During his sentencing hearing on Tuesday morning, the judge took the unusual step of questioning Michael Flynn about his transparently ridiculous excuse that his sentence should be lightened because the FBI didn’t tell him that lying to them was a crime. He was forced to admit that he knew it was a crime.
U.S. District Judge Emmet G. Sullivan began Flynn’s sentencing in an unusual way, noting another judge had accepted Flynn’s guilty plea and forcing the former Trump ally to answer questions under oath. Sullivan reminded Flynn he could get into “more trouble” if he were to lie in court, then asked, “Were you not aware that lying to FBI investigators was a crime?”
“I was aware,” Flynn said.
The judge asked if he wanted to postpone the sentencing, or reconsider his plea.
“I would like to proceed your honor,” Flynn said.
“Because you are guilty of this offense?” the judge responded.
“Yes, your honor,” Flynn said.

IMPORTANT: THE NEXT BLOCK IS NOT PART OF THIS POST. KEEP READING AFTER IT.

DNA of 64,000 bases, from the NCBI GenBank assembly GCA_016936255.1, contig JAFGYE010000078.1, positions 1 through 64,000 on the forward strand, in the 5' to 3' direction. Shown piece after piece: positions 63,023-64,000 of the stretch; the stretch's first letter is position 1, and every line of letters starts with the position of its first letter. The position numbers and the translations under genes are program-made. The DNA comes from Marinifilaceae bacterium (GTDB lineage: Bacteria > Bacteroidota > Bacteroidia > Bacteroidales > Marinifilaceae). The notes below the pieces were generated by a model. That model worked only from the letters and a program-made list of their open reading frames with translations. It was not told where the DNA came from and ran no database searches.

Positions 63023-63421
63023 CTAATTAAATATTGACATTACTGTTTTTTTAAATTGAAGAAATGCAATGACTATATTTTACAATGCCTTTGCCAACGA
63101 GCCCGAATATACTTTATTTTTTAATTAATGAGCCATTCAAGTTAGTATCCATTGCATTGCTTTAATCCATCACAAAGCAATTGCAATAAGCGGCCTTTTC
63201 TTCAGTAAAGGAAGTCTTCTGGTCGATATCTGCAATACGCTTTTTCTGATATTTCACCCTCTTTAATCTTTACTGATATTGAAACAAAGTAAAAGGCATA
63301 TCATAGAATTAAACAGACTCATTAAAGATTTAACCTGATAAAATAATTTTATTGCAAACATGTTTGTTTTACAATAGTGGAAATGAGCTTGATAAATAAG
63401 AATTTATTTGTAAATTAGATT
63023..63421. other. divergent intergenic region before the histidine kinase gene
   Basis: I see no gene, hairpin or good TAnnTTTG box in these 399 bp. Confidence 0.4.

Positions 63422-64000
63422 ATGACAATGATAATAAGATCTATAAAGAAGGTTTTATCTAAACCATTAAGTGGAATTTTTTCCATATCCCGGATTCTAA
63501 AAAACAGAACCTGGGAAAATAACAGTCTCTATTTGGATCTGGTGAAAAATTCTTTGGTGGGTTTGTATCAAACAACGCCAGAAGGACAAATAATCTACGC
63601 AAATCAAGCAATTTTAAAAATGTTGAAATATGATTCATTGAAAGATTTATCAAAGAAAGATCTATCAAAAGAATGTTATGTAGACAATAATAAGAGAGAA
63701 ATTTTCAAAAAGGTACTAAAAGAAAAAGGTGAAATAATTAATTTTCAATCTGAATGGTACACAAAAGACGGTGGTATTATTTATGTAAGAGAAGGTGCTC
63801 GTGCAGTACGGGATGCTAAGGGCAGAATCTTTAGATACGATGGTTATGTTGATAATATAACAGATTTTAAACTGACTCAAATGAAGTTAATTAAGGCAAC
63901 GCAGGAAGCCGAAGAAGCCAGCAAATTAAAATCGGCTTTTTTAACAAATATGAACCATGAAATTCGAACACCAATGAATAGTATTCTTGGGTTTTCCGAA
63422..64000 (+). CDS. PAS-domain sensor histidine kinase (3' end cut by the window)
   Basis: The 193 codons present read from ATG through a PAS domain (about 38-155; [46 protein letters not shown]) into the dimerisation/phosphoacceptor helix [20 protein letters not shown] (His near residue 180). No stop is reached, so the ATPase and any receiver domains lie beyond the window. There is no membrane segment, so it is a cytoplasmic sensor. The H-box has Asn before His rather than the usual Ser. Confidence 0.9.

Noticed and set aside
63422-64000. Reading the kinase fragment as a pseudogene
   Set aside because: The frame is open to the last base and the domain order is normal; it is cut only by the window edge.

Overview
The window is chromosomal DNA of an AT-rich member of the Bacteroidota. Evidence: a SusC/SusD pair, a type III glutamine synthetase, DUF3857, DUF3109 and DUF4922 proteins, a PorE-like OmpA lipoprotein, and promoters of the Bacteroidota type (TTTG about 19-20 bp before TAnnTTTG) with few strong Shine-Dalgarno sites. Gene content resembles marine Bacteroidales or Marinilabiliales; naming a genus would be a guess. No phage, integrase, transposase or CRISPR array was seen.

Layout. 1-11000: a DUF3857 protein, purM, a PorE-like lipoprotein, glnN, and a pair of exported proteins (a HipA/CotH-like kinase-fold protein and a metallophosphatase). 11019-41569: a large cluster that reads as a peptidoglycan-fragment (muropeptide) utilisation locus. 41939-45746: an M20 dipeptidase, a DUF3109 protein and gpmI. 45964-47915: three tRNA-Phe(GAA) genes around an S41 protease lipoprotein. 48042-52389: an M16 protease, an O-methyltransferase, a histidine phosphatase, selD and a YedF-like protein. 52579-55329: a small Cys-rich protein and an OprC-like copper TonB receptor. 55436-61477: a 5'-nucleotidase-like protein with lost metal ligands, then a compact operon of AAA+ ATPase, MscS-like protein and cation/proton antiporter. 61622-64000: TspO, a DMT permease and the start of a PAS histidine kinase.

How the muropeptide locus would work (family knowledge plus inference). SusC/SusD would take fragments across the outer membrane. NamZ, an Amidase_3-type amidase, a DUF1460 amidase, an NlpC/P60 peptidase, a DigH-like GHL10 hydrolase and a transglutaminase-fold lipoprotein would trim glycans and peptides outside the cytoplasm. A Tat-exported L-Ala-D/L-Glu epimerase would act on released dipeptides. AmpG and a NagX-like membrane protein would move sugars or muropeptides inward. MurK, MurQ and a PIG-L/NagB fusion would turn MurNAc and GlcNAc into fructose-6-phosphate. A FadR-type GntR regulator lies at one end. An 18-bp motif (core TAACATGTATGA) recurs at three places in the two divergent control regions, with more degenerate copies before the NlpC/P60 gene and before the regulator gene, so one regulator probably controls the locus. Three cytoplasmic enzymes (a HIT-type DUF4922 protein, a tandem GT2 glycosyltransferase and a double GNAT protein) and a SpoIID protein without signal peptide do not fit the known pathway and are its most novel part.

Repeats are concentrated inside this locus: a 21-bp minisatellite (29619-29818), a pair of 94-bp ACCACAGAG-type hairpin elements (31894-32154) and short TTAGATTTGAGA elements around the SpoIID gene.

He then questioned Flynn’s attorney about why they made such an absurd argument:
Sullivan asked defense attorney Robert Kelner if it was the defense’s contention that the FBI was legally obligated to remind Flynn that lying to the FBI is a federal crime, or that “Mr. Flynn was entrapped by the FBI.”
“No, your honor,” Kelner said.
The judge asked whether any of the FBI’s actions “raised any degree of doubt that Mr. Flynn intentionally lied to the FBI.”“No, your honor,” Kelner said, adding that Flynn stood by his guilty plea.
The judge clearly was not buying this one bit, nor should he have. In fact, it seems to have really made him angry that he would attempt to make such a clearly inane argument. He ended up delaying the sentencing to a later date and told him, “Arguably, that undermines everything this flag over here stands for. Arguably you sold your country out. The court’s going to consider that. I cannot assure you, if you proceed today, you will not receive a sentence of incarceration.”
To say this didn’t go well for Flynn is a major understatement. The judge said at one point that he was “not hiding my disgust, my disdain for this criminal offense,” and even asked one of the prosecutors if Flynn could be charged with treason (the prosecutor correctly said no). He then called for a recess, telling Flynn he should consider whether he wanted to proceed now and let the judge impose a sentence, or to delay the sentencing and offer the Mueller team more cooperation in the hope of getting something more lenient. It was really quite a shocking turn of events. It’s not clear what happens from this point on.